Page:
Martello Towers / Tours Martello

Martello Towers / Tours Martello (HM1J91)

Location: Québec, Québec G1R 2K9 Communauté-Urbaine-de-Québec
Country: Canada

N 46° 48.224', W 71° 13.159'

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Inscription

Martello Tower 2 / Tour Martello 2

English:
In the early 19th century, the British feared that the Americans, after gaining their independence (1776), would attempt to annex Upper and Lower Canada. In response to this threat, Gother Mann, as commanding officier of the Royal Engineers in Canada (1785-1804), urged the building of towers at Quebec to prevent an invader from approaching the existing fortifications.
Ralph Bruyères, Mann's successor, began construction of four towers in the summer of 1808. James Craig, who was then the governor of the colony, ordered the work to go ahead without consent from the authorities in London, whom he presented with a "fait accompli". By 1812, when war began, the towers were completed and ready for service.
They stand almost parallel to the wall over the entire width of the promontory, ensuring each other's defense. They were not identified with names but with numbers. Tower 1 overlooks the river on the Plains of Abraham; tower 2, is located at the intersection of Taché and Wilfrid-Lauier streets; tower 3, located at the intersection of René-Lévesque boulevard and Claire-Fontaine street, was torn down in 1905; finally, tower 4 is located on Lavigueur street in the Saint-Jean-Baptiste district.
To know more about Martello towers, visit the exhibition in Martello tower 1 during the summer period.

Martello Tower 2

Martello tower 2 "towered over the surroundings when Ralph Bruyères proposed to build a redoubt around the tower. This redoubt was meant to have the shape of a bulwark and to face west. In the spring of 1809, the digging of the ditch was already underway but the redoubt was never built. Archaeological digs carried out in 1992-1993 have revealed the presence of a ditch, represented today by a semicircular path skirting the work.

French:
Au début du XIXᵉ siècle, les Britanniques craignent que les Américains, suite à l'obtention de leur indépendance (1776), ne tentent d'annexer le Haut et les Bas Canada à leur territoire. Devant cette menace, Gother Mann, commandant des ingénieurs royaux de Canada (1785-1804) préconise la construction d'ouvrages avancés de défense pour empêcher l'envahisseur de s'approcher déjà fortifications deja existantes.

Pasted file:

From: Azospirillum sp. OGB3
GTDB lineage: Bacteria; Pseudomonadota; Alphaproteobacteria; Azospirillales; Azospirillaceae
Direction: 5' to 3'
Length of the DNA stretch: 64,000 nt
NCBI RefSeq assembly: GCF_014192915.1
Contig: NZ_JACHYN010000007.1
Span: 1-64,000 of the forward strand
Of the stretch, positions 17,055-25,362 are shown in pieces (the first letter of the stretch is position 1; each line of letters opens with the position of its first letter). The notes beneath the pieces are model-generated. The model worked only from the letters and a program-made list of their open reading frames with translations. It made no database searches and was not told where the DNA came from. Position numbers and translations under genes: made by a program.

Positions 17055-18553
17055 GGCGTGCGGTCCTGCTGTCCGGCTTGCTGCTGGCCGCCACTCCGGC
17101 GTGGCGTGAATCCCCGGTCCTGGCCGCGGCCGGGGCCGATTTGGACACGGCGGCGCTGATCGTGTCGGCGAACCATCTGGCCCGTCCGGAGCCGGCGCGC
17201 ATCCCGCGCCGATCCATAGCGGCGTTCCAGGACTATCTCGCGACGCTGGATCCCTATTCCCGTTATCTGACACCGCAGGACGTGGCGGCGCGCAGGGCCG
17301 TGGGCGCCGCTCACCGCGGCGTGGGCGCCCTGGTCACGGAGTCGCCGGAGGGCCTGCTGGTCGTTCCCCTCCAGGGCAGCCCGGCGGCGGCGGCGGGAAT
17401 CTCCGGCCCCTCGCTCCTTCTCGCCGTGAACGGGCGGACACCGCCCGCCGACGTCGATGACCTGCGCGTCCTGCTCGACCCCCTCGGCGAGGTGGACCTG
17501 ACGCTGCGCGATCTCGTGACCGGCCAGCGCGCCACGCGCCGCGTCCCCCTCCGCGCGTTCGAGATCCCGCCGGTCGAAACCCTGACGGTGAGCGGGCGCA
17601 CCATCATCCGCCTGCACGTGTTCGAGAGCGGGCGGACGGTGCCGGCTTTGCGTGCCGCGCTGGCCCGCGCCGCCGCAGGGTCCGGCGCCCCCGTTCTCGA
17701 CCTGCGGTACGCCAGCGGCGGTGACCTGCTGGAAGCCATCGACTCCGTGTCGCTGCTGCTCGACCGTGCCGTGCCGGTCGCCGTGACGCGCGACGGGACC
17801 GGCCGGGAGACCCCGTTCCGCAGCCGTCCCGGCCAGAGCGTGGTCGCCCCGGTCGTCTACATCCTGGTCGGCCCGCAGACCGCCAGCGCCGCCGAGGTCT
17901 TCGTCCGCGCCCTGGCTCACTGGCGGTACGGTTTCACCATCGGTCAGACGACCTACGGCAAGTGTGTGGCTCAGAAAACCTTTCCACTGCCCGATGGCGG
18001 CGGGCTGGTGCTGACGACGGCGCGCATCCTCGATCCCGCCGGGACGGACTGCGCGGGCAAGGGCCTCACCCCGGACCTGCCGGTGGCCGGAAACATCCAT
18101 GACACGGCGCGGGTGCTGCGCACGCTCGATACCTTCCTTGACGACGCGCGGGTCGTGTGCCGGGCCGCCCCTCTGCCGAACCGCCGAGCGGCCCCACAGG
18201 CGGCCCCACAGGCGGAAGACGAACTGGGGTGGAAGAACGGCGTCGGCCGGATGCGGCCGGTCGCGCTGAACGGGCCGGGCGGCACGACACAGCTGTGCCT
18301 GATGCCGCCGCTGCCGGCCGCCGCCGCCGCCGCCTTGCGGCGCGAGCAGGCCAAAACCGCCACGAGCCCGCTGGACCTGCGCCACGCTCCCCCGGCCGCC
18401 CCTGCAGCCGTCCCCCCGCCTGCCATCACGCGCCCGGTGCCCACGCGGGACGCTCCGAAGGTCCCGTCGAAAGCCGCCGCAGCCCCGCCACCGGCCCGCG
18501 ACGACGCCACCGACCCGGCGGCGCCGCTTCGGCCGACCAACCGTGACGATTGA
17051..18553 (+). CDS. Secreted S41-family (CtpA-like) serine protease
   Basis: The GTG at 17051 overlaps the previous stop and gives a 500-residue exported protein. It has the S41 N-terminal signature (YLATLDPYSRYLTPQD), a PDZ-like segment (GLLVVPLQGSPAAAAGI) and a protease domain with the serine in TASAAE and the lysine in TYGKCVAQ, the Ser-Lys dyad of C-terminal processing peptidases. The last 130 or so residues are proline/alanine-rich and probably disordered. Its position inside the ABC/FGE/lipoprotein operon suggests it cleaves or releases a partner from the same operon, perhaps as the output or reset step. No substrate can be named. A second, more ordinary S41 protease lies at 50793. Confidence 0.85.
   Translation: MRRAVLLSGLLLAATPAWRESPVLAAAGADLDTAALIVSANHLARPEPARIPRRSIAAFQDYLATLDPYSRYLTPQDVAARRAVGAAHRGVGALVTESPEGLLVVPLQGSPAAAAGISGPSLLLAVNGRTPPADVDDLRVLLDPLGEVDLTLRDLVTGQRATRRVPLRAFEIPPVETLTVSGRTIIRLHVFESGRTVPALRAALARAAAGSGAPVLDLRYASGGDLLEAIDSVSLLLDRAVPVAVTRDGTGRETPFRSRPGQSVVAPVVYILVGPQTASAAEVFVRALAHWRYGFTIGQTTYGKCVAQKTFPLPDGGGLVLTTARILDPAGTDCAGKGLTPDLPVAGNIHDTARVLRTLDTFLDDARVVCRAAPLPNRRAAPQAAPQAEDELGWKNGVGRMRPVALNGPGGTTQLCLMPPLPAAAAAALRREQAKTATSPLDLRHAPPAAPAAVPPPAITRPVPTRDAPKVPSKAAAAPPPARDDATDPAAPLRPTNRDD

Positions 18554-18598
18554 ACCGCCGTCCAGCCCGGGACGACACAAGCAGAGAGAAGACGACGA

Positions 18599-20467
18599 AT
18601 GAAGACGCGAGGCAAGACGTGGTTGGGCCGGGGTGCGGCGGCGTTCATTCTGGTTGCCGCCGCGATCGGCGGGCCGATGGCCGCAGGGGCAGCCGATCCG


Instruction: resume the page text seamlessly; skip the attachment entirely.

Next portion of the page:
Ralph Bruyéres, successeur de Mann, entreprend la construction de quatre tours Martello a l'ete de 1808. James Craig, alors gouverneur de la colonie, fait exécuter les travaux sans l'autorisation de Londres qu'il met devant la fait accompli. En 1812, lorsque la guerre éclate, les tours sont terminées et prêtes à servir.
Elles sont disposées à peu près parallèlement à l'enceinte sur toute la largeur du promontoire et se protègent mutuellement. Elles ne reçoivent pas de noms mais des numéros. La tour 1 surplombe le fleuve sur les plaines d'Abraham; la tour 2 est située au coin des rues Taché et Wilfrid-Laurier: la tour 3, située au coin du boulevard René-Lévesque et la rue Claire-Fontaine a été démolie en 1905 et la tour 4 est située sur la rue Lavigueur dans le quartier Saint-Jean-Baptiste.
Pour en savoir plus sur les tours Martello visitez l'exposition à la tour Martello 1 en période estivale.
Martello Tower 2

La tour Martello 2 dominait les environs à l'époque où Ralph Bruyères proposa de construire une redoute entourant la tour. Cette redoute devait avoir la forme d'un bastion orienté vers l'ouest. One commença à creuser le fossé au printemps de 1809 mais la redoute ne fut jamais construite. Des fouilles archéologiques effectuées en 1992-1993 ont révélé la présence d'un fossé aujourd'hui représenté par un sentier en demi circle qui épouse la forme de l'ouvrage.
Details
HM NumberHM1J91
Tags
Placed ByParks Canada Parcs
Marker ConditionNo reports yet
Date Added Sunday, February 22nd, 2015 at 9:01pm PST -08:00
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Locationbig map
UTM (WGS84 Datum)19T E 330660 N 5185745
Decimal Degrees46.80373333, -71.21931667
Degrees and Decimal MinutesN 46° 48.224', W 71° 13.159'
Degrees, Minutes and Seconds46° 48' 13.44" N, 71° 13' 9.54" W
Driving DirectionsGoogle Maps
Which side of the road?Marker is on the right when traveling West
Closest Postal AddressAt or near 384 Avenue Wilfrid-Laurier, Québec Québec G1R 2K9, CA
Alternative Maps Google Maps, MapQuest, Bing Maps, Yahoo Maps, MSR Maps, OpenCycleMap, MyTopo Maps, OpenStreetMap

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